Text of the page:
If you question whether or not your property should be divided equally, or if gifted or inherited assets should be excluded from your marital property, you may wish to consult with an attorney at our firm. Our attorneys can also help you determine how your assets should be valued, and what factors you should consider in dividing your property and debts. Reviewing your case with one of our lawyers can help you determine whether or not maintenance for you or your former spouse should be part of your final judgment of divorce, and if so, how much and for how long. If you have already completed your divorce action, but you are unhappy with the terms of your final settlement or judgment, you may wish to consult with our attorneys to see whether or not you have a basis to appeal or change your judgment.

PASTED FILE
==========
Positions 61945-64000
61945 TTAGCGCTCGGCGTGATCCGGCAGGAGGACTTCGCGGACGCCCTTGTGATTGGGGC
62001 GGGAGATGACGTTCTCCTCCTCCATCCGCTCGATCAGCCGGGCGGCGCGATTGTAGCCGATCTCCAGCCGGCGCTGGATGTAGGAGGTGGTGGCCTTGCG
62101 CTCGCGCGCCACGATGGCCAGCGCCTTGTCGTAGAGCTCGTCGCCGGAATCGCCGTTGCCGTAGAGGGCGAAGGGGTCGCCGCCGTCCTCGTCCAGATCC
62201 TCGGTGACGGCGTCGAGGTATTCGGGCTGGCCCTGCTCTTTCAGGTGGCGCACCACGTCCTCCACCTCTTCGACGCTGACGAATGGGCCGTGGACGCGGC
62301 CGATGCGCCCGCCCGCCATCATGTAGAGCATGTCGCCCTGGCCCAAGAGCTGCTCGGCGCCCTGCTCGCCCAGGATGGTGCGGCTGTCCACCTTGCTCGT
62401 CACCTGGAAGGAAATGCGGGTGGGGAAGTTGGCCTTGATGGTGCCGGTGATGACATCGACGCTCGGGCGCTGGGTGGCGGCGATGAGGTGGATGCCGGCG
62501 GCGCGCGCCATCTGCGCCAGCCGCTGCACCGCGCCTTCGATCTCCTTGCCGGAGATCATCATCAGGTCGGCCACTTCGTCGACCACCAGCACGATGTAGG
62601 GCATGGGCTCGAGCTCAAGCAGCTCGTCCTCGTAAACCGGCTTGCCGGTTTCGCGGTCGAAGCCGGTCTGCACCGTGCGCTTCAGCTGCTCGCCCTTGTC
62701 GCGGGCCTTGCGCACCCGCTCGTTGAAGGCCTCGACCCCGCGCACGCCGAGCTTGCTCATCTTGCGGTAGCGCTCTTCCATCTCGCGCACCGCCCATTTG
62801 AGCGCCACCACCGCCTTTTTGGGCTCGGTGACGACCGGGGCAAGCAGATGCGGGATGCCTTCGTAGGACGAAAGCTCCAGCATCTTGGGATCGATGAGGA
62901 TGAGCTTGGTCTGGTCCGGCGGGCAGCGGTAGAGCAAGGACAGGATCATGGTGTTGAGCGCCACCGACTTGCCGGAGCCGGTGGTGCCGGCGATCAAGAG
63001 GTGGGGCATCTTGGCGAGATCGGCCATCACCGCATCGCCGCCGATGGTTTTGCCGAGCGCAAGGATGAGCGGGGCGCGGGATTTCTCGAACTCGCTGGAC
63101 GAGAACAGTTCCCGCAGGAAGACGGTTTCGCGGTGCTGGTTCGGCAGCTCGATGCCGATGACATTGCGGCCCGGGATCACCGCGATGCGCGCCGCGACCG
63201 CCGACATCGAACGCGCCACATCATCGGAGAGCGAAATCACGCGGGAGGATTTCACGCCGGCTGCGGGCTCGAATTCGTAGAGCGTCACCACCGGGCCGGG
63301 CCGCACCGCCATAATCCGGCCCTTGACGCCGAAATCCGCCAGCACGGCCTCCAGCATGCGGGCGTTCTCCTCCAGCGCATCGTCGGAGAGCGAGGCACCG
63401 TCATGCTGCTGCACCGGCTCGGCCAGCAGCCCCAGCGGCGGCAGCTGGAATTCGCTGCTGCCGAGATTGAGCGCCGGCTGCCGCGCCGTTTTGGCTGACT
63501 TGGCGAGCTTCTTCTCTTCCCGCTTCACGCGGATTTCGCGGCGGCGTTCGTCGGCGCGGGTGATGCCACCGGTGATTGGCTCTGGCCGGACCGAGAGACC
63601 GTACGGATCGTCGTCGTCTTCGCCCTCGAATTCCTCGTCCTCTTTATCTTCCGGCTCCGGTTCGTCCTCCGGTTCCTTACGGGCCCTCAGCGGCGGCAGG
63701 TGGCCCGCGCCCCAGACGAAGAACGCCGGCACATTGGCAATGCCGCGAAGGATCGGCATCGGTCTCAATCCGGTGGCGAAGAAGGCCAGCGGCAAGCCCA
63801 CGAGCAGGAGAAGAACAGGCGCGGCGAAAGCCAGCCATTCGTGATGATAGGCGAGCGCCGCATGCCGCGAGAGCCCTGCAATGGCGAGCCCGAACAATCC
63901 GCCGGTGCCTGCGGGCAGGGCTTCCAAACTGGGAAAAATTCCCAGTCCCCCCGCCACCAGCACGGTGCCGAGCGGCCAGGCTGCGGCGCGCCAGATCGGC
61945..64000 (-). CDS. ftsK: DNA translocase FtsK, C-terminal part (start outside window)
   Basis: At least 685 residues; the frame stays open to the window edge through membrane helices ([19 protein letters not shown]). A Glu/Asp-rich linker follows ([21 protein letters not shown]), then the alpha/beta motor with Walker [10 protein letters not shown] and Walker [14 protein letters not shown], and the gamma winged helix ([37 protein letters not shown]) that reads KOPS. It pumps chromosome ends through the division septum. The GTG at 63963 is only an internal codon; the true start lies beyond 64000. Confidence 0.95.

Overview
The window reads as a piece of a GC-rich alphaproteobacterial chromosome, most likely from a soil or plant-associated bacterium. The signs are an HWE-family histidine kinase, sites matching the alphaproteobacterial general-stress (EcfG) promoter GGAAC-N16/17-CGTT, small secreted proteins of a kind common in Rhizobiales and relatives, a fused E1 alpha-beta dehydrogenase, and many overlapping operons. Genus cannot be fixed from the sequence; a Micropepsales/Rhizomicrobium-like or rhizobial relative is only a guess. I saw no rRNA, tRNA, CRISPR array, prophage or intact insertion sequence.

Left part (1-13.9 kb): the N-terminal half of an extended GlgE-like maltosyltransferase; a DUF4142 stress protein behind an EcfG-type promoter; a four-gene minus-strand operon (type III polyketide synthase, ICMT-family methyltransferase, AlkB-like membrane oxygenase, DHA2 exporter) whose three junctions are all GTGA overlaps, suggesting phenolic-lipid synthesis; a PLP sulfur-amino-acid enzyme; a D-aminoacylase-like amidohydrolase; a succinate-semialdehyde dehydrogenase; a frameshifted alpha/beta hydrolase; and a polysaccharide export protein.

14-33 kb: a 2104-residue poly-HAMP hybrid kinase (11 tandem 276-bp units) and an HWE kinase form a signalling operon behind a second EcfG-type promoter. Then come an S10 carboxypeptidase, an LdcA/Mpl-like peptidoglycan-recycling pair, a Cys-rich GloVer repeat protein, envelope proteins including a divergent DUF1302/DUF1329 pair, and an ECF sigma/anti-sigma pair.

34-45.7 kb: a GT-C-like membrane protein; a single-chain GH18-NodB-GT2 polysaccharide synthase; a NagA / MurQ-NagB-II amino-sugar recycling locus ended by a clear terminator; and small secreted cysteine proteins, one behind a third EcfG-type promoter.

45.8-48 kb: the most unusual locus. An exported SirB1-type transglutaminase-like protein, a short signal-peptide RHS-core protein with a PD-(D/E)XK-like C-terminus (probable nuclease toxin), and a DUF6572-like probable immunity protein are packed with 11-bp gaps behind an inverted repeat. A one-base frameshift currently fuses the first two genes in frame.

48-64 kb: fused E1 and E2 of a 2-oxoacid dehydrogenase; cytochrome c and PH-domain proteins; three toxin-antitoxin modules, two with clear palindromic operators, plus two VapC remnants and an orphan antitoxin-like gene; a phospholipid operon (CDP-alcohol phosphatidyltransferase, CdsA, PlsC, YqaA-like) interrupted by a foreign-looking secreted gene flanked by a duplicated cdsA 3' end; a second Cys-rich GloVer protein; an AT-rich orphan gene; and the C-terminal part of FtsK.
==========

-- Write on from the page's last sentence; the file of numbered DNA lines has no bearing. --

If you have a child or children to raise, you may want the assistance of our experienced lawyers to write your final agreement as to your children’s future custody, placement with your former spouse and you, and support. A well-drafted custody, placement and support agreement can help you avoid future conflict or litigation with your former spouse.
We Can Work Toward A Constructive Divorce
Divorce does not have to be a destructive parting. An attorney who is knowledgeable and sensitive to the reality of divorce can assist you in dividing your property and planning for your own and your children’s future in a way that is positive and beneficial for all.
At Friedrich & Fletcher, S.C., all of our attorneys represent clients in divorce actions, including the traditional litigation model. Lisa Friedrich offers mediation and collaborative family law services. Call 608-258-4660 or email us to discuss divorce today.